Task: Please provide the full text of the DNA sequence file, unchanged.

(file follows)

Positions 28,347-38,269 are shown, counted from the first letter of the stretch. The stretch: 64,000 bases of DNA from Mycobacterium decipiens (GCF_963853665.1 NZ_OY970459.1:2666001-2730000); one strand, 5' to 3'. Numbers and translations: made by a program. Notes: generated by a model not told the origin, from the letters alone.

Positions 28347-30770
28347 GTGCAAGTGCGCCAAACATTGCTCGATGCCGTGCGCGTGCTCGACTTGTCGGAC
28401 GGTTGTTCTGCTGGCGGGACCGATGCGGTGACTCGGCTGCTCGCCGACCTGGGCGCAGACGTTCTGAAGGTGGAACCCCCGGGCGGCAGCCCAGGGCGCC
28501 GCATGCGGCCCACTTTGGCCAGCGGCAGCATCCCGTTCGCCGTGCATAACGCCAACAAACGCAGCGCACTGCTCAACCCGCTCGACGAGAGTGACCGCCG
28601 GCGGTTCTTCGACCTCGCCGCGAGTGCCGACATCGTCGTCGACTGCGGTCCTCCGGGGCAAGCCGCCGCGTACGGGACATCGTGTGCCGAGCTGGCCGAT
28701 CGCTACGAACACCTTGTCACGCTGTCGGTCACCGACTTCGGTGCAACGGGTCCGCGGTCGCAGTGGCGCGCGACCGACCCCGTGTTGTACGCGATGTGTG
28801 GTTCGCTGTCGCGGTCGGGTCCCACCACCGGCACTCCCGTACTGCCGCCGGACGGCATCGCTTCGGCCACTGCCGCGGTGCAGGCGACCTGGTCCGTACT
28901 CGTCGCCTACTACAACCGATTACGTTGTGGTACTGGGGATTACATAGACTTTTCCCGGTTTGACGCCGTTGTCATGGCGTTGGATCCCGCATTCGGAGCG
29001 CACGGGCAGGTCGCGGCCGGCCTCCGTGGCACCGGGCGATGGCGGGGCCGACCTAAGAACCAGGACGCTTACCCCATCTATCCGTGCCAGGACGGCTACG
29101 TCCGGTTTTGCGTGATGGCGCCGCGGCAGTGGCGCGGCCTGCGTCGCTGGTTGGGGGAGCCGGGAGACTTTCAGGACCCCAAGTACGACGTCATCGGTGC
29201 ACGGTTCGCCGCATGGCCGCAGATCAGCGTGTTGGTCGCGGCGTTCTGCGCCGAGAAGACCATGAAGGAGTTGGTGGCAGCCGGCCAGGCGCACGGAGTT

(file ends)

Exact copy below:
Positions 28,347-38,269 are shown, counted from the first letter of the stretch. The stretch: 64,000 bases of DNA from Mycobacterium decipiens (GCF_963853665.1 NZ_OY970459.1:2666001-2730000); one strand, 5' to 3'. Numbers and translations: made by a program. Notes: generated by a model not told the origin, from the letters alone.

Positions 28347-30770
28347 GTGCAAGTGCGCCAAACATTGCTCGATGCCGTGCGCGTGCTCGACTTGTCGGAC
28401 GGTTGTTCTGCTGGCGGGACCGATGCGGTGACTCGGCTGCTCGCCGACCTGGGCGCAGACGTTCTGAAGGTGGAACCCCCGGGCGGCAGCCCAGGGCGCC
28501 GCATGCGGCCCACTTTGGCCAGCGGCAGCATCCCGTTCGCCGTGCATAACGCCAACAAACGCAGCGCACTGCTCAACCCGCTCGACGAGAGTGACCGCCG
28601 GCGGTTCTTCGACCTCGCCGCGAGTGCCGACATCGTCGTCGACTGCGGTCCTCCGGGGCAAGCCGCCGCGTACGGGACATCGTGTGCCGAGCTGGCCGAT
28701 CGCTACGAACACCTTGTCACGCTGTCGGTCACCGACTTCGGTGCAACGGGTCCGCGGTCGCAGTGGCGCGCGACCGACCCCGTGTTGTACGCGATGTGTG
28801 GTTCGCTGTCGCGGTCGGGTCCCACCACCGGCACTCCCGTACTGCCGCCGGACGGCATCGCTTCGGCCACTGCCGCGGTGCAGGCGACCTGGTCCGTACT
28901 CGTCGCCTACTACAACCGATTACGTTGTGGTACTGGGGATTACATAGACTTTTCCCGGTTTGACGCCGTTGTCATGGCGTTGGATCCCGCATTCGGAGCG
29001 CACGGGCAGGTCGCGGCCGGCCTCCGTGGCACCGGGCGATGGCGGGGCCGACCTAAGAACCAGGACGCTTACCCCATCTATCCGTGCCAGGACGGCTACG
29101 TCCGGTTTTGCGTGATGGCGCCGCGGCAGTGGCGCGGCCTGCGTCGCTGGTTGGGGGAGCCGGGAGACTTTCAGGACCCCAAGTACGACGTCATCGGTGC
29201 ACGGTTCGCCGCATGGCCGCAGATCAGCGTGTTGGTCGCGGCGTTCTGCGCCGAGAAGACCATGAAGGAGTTGGTGGCAGCCGGCCAGGCGCACGGAGTT